Ignatius Sancho; Historical Documents; Letters 18th Century London


On Aug. 7, 1768, Mr. M had a headache. Luckily, his friend Ignatius Sancho offered up a cure. 

“The best recipe for your aching head (if not the only thing which will relieve you),” the Englishman wrote in a letter, “is cutting off your hair.” 

Of all the known recipients of Mr. Sancho’s letters, Mr. M was one of the most prevalent. In a letter sent a month after the headache cure, Sancho thanked Mr. M for the gift of a pig. In another, he begs him for gossip: “What sketches have you taken?—What books have you read?—What lasses gallanted?” In a letter dating Aug. 12, 1776, Sancho apologizes for not writing sooner; on Feb. 9, 1777, he complains that Mr. M hasn’t written.

Such is the portrait Sancho paints of his own rich life as a Black man living in 18th-century England. Over the course of 150 letters to Mr. M and many others, Sancho depicts himself not as the character in a stereotypical Black narrative of the time, but rather as an avid letter writer who rubbed elbows with the upper echelons of British society. His letters chronicle his friendships, his sense of humor, his travels and his everyday existence. 

And now, thanks to a research project at Northeastern University – London that maps his writing in the United Kingdom and beyond, his letters have been rediscovered in a new light, potentially changing the way we think about the Black experience under the British crown.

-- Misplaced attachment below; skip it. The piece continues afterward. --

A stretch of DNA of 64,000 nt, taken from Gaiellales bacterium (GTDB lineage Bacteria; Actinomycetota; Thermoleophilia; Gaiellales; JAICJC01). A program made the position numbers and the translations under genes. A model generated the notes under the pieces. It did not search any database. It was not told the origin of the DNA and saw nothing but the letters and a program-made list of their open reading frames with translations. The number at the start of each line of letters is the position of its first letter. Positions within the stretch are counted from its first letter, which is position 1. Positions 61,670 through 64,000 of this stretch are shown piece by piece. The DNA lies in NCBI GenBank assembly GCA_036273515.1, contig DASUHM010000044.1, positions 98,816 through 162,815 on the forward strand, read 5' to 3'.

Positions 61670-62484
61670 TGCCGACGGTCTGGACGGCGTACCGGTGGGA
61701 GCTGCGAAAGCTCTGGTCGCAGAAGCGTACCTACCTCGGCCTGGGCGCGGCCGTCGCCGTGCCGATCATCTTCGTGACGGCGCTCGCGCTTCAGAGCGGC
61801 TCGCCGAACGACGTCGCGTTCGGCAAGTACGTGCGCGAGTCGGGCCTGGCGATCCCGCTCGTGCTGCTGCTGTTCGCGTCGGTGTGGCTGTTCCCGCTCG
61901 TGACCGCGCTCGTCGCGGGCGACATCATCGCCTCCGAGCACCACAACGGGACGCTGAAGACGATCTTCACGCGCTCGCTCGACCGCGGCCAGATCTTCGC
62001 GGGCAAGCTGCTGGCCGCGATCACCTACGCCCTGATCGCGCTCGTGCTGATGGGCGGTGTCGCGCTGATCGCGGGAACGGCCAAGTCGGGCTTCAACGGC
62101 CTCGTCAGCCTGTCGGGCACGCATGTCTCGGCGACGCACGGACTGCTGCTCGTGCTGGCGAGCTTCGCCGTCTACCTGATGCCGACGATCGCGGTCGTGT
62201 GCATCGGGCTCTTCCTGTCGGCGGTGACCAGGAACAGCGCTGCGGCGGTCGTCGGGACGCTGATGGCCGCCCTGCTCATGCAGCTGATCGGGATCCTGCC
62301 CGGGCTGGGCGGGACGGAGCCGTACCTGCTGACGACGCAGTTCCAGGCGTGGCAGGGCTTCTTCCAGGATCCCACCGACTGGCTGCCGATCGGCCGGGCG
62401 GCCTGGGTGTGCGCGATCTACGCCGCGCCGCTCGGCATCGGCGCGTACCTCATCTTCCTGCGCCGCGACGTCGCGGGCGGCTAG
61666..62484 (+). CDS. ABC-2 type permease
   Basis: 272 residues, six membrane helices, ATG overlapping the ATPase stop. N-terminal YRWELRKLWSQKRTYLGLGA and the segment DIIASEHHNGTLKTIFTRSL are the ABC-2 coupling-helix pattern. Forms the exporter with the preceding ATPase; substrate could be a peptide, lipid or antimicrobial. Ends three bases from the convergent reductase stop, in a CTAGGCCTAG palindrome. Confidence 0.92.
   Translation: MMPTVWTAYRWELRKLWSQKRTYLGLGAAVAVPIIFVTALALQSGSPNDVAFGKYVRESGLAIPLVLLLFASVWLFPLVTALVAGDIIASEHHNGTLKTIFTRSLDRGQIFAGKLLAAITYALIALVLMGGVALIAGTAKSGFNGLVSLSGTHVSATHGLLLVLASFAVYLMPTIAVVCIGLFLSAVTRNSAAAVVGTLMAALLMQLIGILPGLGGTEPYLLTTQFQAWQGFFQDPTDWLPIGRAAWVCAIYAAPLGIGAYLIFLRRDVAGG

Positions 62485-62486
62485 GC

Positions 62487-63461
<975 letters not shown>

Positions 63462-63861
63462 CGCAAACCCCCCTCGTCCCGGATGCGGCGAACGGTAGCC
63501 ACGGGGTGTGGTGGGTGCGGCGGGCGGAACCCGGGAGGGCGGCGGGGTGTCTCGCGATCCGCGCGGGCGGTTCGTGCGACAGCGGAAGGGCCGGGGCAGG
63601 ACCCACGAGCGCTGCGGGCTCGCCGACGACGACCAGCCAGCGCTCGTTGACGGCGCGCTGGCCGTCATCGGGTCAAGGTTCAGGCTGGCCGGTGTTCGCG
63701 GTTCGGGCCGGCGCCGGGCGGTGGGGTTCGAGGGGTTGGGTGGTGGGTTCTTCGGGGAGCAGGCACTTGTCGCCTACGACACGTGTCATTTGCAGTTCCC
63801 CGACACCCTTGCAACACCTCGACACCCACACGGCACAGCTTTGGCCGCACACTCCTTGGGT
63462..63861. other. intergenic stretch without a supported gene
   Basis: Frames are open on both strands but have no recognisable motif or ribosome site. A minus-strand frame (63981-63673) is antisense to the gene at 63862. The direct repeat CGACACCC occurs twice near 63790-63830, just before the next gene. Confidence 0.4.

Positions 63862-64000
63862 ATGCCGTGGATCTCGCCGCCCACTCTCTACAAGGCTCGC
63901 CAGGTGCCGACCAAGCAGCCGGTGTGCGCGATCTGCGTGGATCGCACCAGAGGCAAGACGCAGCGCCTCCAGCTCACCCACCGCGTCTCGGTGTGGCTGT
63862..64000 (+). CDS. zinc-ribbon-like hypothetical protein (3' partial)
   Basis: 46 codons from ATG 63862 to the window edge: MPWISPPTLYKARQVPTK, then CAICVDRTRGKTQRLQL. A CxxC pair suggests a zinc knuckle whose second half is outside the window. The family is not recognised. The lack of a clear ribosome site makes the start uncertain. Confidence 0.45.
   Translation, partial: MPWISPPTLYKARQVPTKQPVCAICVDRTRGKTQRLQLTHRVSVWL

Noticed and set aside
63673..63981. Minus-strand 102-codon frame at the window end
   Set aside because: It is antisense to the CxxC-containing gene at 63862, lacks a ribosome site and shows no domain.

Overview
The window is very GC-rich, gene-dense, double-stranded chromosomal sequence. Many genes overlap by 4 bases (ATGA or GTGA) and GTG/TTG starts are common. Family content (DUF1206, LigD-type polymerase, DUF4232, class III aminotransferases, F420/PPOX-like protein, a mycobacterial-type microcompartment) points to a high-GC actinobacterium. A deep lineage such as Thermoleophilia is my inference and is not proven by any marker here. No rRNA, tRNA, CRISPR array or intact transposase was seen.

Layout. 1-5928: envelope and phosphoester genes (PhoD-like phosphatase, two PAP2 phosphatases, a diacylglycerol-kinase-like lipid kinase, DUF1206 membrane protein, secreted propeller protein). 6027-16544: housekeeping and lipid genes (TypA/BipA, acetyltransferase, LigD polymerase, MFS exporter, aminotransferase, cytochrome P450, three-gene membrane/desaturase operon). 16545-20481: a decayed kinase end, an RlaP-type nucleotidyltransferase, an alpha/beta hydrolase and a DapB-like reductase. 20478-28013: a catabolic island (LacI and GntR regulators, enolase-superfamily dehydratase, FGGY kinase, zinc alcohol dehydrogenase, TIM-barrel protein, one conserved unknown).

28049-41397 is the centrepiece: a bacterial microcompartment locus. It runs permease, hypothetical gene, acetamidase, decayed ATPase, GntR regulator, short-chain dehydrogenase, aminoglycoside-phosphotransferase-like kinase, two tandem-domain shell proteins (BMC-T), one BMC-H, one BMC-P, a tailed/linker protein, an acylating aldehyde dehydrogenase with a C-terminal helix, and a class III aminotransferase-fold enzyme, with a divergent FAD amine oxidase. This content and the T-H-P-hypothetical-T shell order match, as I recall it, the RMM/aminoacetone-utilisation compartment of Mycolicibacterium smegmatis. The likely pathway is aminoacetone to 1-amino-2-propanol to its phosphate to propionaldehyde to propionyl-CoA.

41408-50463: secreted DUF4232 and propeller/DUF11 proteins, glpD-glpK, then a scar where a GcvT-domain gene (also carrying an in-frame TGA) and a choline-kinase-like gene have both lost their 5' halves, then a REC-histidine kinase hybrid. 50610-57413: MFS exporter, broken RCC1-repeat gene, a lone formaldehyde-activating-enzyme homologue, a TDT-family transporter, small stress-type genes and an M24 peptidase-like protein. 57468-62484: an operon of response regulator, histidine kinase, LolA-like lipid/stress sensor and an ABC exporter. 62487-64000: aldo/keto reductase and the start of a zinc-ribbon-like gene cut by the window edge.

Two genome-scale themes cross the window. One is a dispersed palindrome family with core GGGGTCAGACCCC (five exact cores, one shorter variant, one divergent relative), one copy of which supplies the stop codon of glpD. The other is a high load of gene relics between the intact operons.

Led by Northeastern professors Nicole Aljoe and Olly Ayers along with four undergraduate research assistants, the Ignatius Sancho’s London project pulls data from digital and physical archives of Sancho’s letters and maps them, creating an interactive resource to help the public understand Black life in 18th-century England.

In the process, the team has gotten to know Sancho as a person—someone who they say was intelligent, forthright and funny, and who treated people equally across race and class.

“There’s a lot of comedy in the letters. I’m always finding myself laughing,” says Libby Collard, a second year majoring in history with politics and international relations. “I just love the fact that he was that kind of person. He talks to everybody in the same way.”

While the project is brand new and shines a fresh light on Sancho’s work, his fame predates it by a couple of hundred years. Believed to be the first Black man to vote in Britain, Sancho was, at various times, an employee of members of the noble Montagu family, the owner of a grocery store just blocks away from 10 Downing St., a musician, traveler, abolitionist, husband and father. 

But history knows him best as an avid letter writer. In 150 of Sancho’s letters on record, he documents the everyday life of a Black Briton, with accounts ranging from the mundane—chronicling outings to the theater, time spent with family and friends, and complaints over rotten sausages—to historic events like the Gordon Riots, where hundreds of Londoners died. 


by Jessica Taylor Price






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